I remember the single biggest lightbulb moment I had as a teacher. It was the summer in between my first and second years in the classroom. Anyone who has ever taught knows this is a big summer. That first year, no matter how well prepared, educated and realistic you are, can still be a game of mere survival. You get sick. You feel overwhelmed. You hope every day you’re not wrecking these kids. You hope every second they’re not killing you. I am never more grateful for anything in my life than the chance I got to teach my “first year” kids again in another grade two years later. Talk about the ultimate redemption.
Back to my lightbulb summer. The summer after your first year in a classroom, you’re a survivor and you have a renewed commitment to saving the world one mind at a time. You are also quite humbled. At least, I was. I never thought I knew everything, as I had a healthy respect for those who came before me in the profession, realizing time in can be way more valuable than any nugget in my college textbooks. However, that first summer I was a clean slate, ready to learn whatever it took to not struggle through another round of kids.
I had taken extensive training that year due to some major curriculum changes in my school so I was in the classroom a lot that summer setting up and creating all new literacy centers. (Oh sure, they provided the training but we, of course, had to provide all the materials and learning tools. Duh.) In planning the first few weeks of school, I incorporated “literacy centers” into my daily plans.
It was a concept drilled into us in training, that kids needed to be taught the behavior to accompany this type of learning. They needed to be given time to adjust to the freedom of self-paced centers but given the appropriate instruction and time, they would ultimately thrive in the environment. Kids want to achieve.
The lightbulb went off when I realized that my class (and I) could benefit from practicing ALL the behaviors in the classroom. Sure, I could post rules and discuss them until we were all blue in the face.We could even create the rules as a class, like many suggested. But the simple fact, that I learned the hard way the first year, is that kids don’t inherently KNOW how to behave in all situations. They must be taught.
Kindergarten teachers know this. But for some reason the rest of us felt like they should have gotten it all down in kindergarten. Then we were frustrated when our kids didn’t “listen” or “follow the rules”. Pretty dumb now that I look at it in black and white. And yet, I was guilty of these erroneous expectations until the lightbulb went off.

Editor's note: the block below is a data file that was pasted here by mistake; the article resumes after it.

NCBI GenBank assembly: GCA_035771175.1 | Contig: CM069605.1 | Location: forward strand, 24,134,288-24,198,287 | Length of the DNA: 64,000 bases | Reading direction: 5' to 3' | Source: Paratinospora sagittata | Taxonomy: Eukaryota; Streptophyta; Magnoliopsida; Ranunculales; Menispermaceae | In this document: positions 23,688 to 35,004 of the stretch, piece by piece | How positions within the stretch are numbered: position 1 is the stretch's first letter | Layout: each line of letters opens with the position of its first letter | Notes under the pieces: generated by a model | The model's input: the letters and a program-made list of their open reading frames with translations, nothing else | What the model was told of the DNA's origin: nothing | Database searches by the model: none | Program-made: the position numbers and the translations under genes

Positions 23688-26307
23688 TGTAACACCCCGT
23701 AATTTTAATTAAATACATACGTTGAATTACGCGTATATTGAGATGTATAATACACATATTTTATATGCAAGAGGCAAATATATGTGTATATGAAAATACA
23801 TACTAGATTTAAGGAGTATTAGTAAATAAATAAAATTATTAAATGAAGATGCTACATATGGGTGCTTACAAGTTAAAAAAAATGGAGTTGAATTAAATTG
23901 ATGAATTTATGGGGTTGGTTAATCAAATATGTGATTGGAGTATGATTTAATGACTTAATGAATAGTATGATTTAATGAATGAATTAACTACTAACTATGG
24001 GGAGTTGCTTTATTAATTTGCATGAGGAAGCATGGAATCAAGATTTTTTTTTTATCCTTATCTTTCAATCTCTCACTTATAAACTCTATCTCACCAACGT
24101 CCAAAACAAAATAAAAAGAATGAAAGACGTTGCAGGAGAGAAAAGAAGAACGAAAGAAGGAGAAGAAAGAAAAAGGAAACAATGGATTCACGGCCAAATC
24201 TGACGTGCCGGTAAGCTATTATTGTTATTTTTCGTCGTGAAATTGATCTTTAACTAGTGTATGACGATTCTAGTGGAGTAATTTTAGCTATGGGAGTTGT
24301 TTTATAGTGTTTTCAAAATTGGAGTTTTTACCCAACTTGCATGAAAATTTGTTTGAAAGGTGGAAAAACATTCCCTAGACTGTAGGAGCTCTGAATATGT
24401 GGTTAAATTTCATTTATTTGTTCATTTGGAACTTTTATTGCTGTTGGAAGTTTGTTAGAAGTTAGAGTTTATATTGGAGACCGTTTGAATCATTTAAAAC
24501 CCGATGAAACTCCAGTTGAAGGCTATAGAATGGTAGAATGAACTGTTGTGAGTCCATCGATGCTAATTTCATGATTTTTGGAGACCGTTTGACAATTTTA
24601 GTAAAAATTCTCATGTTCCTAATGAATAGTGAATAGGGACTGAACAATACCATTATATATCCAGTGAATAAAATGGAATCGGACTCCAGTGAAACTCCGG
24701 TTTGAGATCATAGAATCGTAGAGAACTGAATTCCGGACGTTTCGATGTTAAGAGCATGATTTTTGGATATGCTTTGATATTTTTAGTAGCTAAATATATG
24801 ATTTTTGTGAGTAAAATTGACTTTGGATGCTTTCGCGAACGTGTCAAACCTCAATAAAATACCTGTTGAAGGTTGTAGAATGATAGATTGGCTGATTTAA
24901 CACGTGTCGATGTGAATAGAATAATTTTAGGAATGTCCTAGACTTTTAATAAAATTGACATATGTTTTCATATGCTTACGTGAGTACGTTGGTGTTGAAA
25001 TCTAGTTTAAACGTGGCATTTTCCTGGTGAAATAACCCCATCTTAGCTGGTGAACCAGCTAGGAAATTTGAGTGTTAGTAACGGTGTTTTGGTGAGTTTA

We spent some time every day for the first month,( yes, month) of school physically practicing our routines. We walked in the hallway in a line. When we were goofy or loud or didn’t keep our hands to ourselves, we turned around and started again. We walked in that darn line until we got it right. We transitioned from subjects until we acted like a well oiled machine. We demonstrated bathroom behavior and we acted out treating our friends well. We showed what “good classroom behavior” was for a solid, damn month and then you know what happened, we had a fantastic school year and indeed my students, and I, thrived.
I’ve been out of the classroom a long time, but sometimes the lessons I caught there come back to smack me in the face with my own kids.
Summer transitions are hard. Time is spent differently when they are all home. Behaviors are different when we’re all under the same roof with all of this TIME on our hands. For a minute, I forgot my own learning. I forgot that we need to practice our summer stuff. I forgot my patience and expectation adjustment and wondered (often aloud) why my kids weren’t just “following the rules”.
Then another lightbulb went off. We practiced clearing our breakfast dishes. We walked through the house to remind everyone of summer routines (where the wet bathing suits goes, how to close up a cereal box and put it back on a shelf, options for occupying yourself when mom’s office door is closed). I reminded myself that if you do something FOR someone for nearly ten years, they don’t just figure out how to do it themselves. They need instruction, practice and patience. So I instructed. They’re practicing and I am working on being patient. Guess what? We might just have a fantastic summer after all, the children, and I, thriving.
I thank the lord nearly every day that I was a teacher, because without the lessons of my 2nd, 4th and 8th graders, I’m not sure I could have ever been a mom.
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